Dr. Lerner is an excellent writer and I found the writing to be very engaging and the subject matter to be very important for physicians and patients alike (that is to say, all of us). Not surprisingly, as in most human endeavors the book leads us to that most difficult gray middle ground regarding these subjects and therefore is quite thought provoking and will undoubtedly become an excellent teaching tool. HIghly recommended.
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4 of 5 people found the following review helpful
5.0 out of 5 stars What really makes for a good doctor?, April 30, 2014
This review is from: The Good Doctor: A Father, a Son, and the Evolution of Medical Ethics (Hardcover)
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What's the best way to practice medicine? That's the central theme of Dr. Lerner's book. He approaches the question as the son of a doctor who practiced medicine under the "paternalistic" model of an earlier generation and as a doctor and medical ethicist who today views the doctor-patient relationship as more of a partnership.

Dr. Lerner thoroughly explores the good and bad of both approaches, especially as it relates to end-of-life care. His father believed strongly in the concept of medical futility, meaning that heroic measures at the end of life are most often ineffective and needlessly invasive, robbing a patient of dignity in dying. And he believed he had the right to make the decision for the patient, many times not even giving patients the truth about their condition. On the other hand, Dr. Lerner, the son, believes firmly in informed consent and patient involvement -- even patient-led decision-making.

Because Dr. Lerner comes to no firm conclusions, the narrative veers back and forth between the positives and negatives of each approach. I often felt as if we were going around in circles. I think perhaps Dr. Lerner has come to no firm conclusions himself -- he takes great pains to express appreciation for both approaches. At times, I felt the tension in his beliefs, no more strongly than at the end of his father's life, when he is forced to make some decisions for his incapacitated father. I have to say that after reading Dr. Lerner's ardent defense of patient-led decision making, I was shocked when he reveals taking a course of action that seemed contrary to his father's clearly articulated wishes. But I'm sure he would have questioned his decision no matter which path he chose.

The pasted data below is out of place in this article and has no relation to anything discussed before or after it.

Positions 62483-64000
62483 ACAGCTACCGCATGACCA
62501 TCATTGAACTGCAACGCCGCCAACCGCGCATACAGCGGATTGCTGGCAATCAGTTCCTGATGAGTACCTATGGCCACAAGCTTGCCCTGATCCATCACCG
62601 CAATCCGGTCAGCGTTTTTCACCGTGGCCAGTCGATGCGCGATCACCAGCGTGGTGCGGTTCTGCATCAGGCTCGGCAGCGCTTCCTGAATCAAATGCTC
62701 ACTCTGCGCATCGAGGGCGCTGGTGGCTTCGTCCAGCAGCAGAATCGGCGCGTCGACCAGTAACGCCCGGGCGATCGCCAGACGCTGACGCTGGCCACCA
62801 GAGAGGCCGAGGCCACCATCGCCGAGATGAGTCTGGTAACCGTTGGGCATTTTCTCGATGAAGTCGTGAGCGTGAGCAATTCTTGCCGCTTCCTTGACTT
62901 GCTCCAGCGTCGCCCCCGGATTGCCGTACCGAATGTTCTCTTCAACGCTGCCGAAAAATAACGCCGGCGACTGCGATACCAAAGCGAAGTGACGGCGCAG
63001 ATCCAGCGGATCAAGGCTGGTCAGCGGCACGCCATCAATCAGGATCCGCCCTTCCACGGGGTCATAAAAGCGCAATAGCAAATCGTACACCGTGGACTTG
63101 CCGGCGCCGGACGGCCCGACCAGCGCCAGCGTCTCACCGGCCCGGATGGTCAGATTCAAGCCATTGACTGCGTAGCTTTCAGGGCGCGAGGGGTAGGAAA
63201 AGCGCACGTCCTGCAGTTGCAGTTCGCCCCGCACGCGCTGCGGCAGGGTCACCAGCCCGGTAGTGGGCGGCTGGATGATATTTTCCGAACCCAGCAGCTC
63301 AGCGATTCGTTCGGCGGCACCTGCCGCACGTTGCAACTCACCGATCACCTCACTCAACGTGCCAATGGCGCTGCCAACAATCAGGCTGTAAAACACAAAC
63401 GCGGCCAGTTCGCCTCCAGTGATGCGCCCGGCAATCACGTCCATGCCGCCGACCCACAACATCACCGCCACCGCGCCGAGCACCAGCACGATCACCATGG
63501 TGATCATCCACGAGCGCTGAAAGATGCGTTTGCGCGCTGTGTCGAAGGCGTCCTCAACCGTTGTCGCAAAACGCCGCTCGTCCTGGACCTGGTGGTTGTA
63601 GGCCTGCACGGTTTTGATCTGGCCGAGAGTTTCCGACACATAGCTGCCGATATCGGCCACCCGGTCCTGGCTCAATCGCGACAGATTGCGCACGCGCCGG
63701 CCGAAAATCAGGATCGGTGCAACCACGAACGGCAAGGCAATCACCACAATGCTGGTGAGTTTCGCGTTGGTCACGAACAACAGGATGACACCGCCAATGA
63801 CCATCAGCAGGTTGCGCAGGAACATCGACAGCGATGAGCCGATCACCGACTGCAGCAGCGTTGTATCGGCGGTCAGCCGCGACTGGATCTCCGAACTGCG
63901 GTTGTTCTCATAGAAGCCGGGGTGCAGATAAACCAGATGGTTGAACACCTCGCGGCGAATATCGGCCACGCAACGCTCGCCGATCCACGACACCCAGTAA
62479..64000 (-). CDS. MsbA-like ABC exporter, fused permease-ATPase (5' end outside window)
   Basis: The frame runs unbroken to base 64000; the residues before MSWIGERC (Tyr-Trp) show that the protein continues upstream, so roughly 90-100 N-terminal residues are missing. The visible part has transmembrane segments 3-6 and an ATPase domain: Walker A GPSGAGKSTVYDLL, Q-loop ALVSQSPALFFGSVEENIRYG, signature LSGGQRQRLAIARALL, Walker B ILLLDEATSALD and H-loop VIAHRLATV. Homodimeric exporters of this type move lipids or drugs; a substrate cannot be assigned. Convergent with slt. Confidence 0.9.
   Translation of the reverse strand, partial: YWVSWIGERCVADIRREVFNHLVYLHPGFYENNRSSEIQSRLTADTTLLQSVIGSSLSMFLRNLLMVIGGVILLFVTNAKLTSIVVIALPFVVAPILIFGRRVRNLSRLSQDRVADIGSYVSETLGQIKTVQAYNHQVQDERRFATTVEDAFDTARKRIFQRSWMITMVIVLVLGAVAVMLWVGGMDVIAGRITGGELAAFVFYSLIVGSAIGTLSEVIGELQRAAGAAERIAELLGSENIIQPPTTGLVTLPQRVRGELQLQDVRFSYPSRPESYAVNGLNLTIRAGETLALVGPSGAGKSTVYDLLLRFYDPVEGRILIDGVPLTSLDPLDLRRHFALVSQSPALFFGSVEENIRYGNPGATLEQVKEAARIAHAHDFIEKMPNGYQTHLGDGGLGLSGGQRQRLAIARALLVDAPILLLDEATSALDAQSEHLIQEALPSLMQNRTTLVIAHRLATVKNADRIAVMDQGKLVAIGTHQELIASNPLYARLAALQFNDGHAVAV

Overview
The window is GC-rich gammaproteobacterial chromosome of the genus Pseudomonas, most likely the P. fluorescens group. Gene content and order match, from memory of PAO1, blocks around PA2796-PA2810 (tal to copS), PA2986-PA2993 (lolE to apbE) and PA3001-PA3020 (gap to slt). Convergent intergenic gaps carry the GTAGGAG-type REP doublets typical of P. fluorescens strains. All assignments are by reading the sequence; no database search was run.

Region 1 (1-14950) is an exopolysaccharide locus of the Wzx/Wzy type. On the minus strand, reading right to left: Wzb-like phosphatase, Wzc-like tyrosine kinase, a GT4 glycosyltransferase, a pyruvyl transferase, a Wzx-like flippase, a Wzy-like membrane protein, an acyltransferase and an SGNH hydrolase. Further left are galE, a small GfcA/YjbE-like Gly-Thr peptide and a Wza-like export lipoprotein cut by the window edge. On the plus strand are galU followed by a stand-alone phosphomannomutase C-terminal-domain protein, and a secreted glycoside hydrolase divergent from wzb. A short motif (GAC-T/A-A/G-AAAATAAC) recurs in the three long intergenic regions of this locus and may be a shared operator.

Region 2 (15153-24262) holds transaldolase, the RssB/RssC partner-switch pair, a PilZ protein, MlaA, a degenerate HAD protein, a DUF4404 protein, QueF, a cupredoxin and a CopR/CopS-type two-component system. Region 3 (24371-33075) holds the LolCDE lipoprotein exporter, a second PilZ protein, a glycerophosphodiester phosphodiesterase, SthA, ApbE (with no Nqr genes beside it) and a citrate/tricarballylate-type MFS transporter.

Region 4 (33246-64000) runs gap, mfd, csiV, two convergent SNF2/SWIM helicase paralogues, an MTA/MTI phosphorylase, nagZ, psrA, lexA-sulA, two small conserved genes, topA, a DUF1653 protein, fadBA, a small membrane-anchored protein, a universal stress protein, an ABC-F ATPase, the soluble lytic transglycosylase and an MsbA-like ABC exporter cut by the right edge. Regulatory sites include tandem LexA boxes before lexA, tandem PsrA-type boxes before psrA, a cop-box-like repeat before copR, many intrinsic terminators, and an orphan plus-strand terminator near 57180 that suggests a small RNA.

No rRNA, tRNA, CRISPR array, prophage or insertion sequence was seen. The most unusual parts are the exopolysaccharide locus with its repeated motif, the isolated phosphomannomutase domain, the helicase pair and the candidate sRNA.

For more reading in the general medical nonfiction category, you might like two books edited by Lee Gutkind, I Wasn't Strong Like This When I Started Out: True Stories of Becoming a Nurse and Becoming a Doctor: From Student to Specialist, Doctor-Writers Share Their Experiences. Also, Jerome Groopman's Your Medical Mind: How to Decide What Is Right for You. The Good Nurse: A True Story of Medicine, Madness, and Murder is a hair-raising tale of medical crime, while Second Suns: Two Doctors and Their Amazing Quest to Restore Sight and Save Lives is a heartwarming read. For a personal account of caring for a parent at the end of life, try Will Schwalbe's The End of Your Life Book Club.
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7 of 9 people found the following review helpful
4.0 out of 5 stars "Prior to the era of bioethics, physicians had often overstepped their power....", April 7, 2014
This review is from: The Good Doctor: A Father, a Son, and the Evolution of Medical Ethics (Hardcover)
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Barron H. Lerner's "The Good Doctor" is the author's account of his ambivalent relationship with his father, Phillip, a dedicated medical practitioner, teacher, and infectious disease specialist. In this poignant and candid memoir, Lerner traces his family's roots to Poland. Most of Barron's ancestors came to America before the Holocaust, and once here, they found jobs, established homes, raised families, and worked hard so that their children could succeed in life. Phillip, who was born in Cleveland in 1932, became a brilliant and dedicated physician. He spent countless hours on call, and was usually available whenever a patient or colleague sought his advice.

Dr. Phillip Lerner even provided treatment to his sick relatives. Barron, a highly respected doctor himself, as well as a medical historian and ethicist, insists that it is a conflict of interest for a doctor to treat his loved ones. Nevertheless, Barron's dad thought that he knew best. He was a proponent of "paternalistic" medicine, asserting that it is acceptable for doctors to care for their grandparents, aunts, and cousins. Under certain circumstances, he withheld information from patients about their prognosis and, furthermore, he considered it his duty to help terminally ill patients pass away peacefully.